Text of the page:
''De Divinatione'' (Latin, "Concerning Divination") is a philosophical dialogue about ancient Roman divination written in 44 BC by Marcus Tullius Cicero.


''De Divinatione'' is set in two books, taking the form of a dialogue whose interlocutors are Cicero himself (speaking mostly in Book II, and including a fragment of Cicero's poem on his own consulship) and his brother Quintus. Book I deals with Quintus' apology of divination (in line with his essentially Stoic beliefs), while Book II contains Cicero's refutation of these from his Academic skeptic philosophical standpoint. Cicero concerns himself in some detail with the types of divination, dividing them into the "inspired" type (Latin ''furor'', Gk. ''mania'', "madness"), especially dreams, and the type which occurs via some form of skill of interpretation (i.e.,
haruspicy In the religion of ancient Rome, a haruspex (plural haruspices; also called aruspex) was a person trained to practice a form of divination called haruspicy (''haruspicina''), the inspection of the entrails ('' exta''—hence also extispicy ( ...
, extispicy, augury,
astrology Astrology is a pseudoscience that claims to divination, divine information about human affairs and terrestrial events by studying the movements and relative positions of Celestial objects in astrology, celestial objects. Astrology has bee ...
, and other
oracle An oracle is a person or agency considered to provide wise and insightful counsel or prophetic prediction Image:Old Farmer's Almanac 1793 cover.jpg, frame, ''The Old Farmer's Almanac'' is famous in the US for its (not necessarily accurate) ...
s). ''De Divinatione'' may be considered as a supplement to Cicero's ''
De Natura Deorum ''De Natura Deorum'' (''On the Nature of the Gods'') is a philosophical dialogue by Roman Academic Skeptic philosopher A philosopher is someone who practices philosophy. The term ''philosopher'' comes from the grc, φιλόσοφος, , tran ...
''. In ''De Divinatione'', Cicero professes to relate the substance of a conversation held at Tusculum with his brother, in which Quintus, following the principles of the
Stoics Stoicism is a school of Hellenistic philosophy founded by Zeno of Citium in Athens in the early 3rd century BC. It is a philosophy of personal ethics Ethics or moral philosophy is a branch of philosophy that "involves systematizing, defendin ...
, supported the credibility of divination, while Cicero himself controverted it. The dialogue consists of two books, in the first Quintus enumerates the different kinds or classes of divination, with reasons in their favour. The second book contains a refutation by Cicero of his brother's arguments. In the first book Quintus, after observing that divinations of various kinds have been common among all people, remarks that it is no argument against different forms of divination that we cannot explain how or why certain things happen. It is sufficient, that we know from experience and history that they do happen. He argues that although events may not always succeed as predicted, it does not follow that divination is not an art, any more than that medicine is not an art, because it does not always cure. Quintus offers various accounts of the different kinds of omens, dreams, portents, and divinations. He includes two remarkable dreams, one of which had occurred to Cicero and one to himself. He also asks if Greek history with its various accounts of omens should be also considered a fable. In the second book Cicero provides arguments against auguries, auspices, astrology, lots, dreams, and every species of omens and prodigies. It concludes with a chapter on the evils of superstition, and Cicero's efforts to extirpate it. The whole thread is interwoven by curious and interesting stories. ''De Divinatione'' is notable as one of posterity's primary sources on the workings of Roman religion, and as a source for the conception of scientificity in Roman classical antiquity.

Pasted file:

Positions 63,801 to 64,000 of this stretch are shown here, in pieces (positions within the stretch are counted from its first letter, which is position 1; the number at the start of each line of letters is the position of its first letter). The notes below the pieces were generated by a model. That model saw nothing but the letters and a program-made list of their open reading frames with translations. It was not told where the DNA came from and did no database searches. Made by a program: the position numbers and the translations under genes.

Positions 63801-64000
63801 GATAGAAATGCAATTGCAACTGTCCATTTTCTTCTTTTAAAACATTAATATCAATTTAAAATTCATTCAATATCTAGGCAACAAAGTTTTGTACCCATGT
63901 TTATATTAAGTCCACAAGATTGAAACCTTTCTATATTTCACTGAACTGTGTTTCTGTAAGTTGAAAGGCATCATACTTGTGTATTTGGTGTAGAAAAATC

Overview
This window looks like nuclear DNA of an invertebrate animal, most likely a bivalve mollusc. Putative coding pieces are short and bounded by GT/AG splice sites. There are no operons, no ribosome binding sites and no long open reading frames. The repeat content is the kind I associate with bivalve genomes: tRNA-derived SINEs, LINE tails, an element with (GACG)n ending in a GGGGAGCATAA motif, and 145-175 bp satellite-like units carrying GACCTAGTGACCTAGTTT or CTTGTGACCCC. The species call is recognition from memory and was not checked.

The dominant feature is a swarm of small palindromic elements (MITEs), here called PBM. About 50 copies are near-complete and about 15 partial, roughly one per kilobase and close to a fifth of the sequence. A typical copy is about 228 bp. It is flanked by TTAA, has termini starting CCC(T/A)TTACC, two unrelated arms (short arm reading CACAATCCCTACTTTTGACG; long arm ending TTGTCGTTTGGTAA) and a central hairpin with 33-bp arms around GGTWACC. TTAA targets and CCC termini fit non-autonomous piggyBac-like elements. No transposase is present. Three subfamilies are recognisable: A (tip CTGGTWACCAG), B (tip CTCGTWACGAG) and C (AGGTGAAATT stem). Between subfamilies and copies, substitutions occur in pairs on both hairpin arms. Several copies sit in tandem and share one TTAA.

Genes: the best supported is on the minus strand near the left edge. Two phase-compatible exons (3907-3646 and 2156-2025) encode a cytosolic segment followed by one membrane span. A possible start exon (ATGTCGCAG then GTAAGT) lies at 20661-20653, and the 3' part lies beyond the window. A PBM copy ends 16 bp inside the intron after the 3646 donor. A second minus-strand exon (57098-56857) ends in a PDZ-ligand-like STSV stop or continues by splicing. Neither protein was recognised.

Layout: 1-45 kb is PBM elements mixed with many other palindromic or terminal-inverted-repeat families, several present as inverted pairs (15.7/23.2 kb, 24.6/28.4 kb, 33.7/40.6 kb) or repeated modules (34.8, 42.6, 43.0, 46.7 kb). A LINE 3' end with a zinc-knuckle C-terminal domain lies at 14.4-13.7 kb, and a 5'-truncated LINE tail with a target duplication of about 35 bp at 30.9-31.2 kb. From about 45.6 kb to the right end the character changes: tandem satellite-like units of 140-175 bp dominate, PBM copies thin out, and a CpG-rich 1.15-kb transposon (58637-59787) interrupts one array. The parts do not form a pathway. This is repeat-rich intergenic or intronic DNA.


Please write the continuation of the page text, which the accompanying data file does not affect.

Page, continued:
* Nothing so absurd can be said that some philosopher had not said it. ( la, Sed nescio quo modo nihil tam absurde dici potest quod non dicatur ab aliquo philosophorum) (II, 119) * That old saying by Cato is quite well known; he said he was surprised that one did not burst out laughing when he saw another one. ( la, Vetus autem illud Catonis admodum scitum est, qui mirari se aiebat quod non rideret haruspex haruspicem cum vidisset) (II, 24, 51)




Further reading

*Pease, Arthur Stanley, ''M. Tulli Ciceronis de Divinatione'', 2 vol., Urbana 1920–1923 (reprint Darmstadt 1963). * Wardle, David, ''Cicero on divination : De divinatione, book 1. Transl., with introd. and historical commentary by David Wardle'', Oxford 2006. *Engels, David, ''Das römische Vorzeichenwesen (753–27 v.Chr.). Quellen, Terminologie, Kommentar, historische Entwicklung'', Stuttgart 2007, pp. 129–164.

External links

''De Divinatione'', Latin text
*Wardle, David
Cicero On Divination, Book 1
OUP Oxford, 30 Nov 2006 {{Authority control Ancient Roman religion Roman mythology Philosophical works by Cicero 1st-century BC works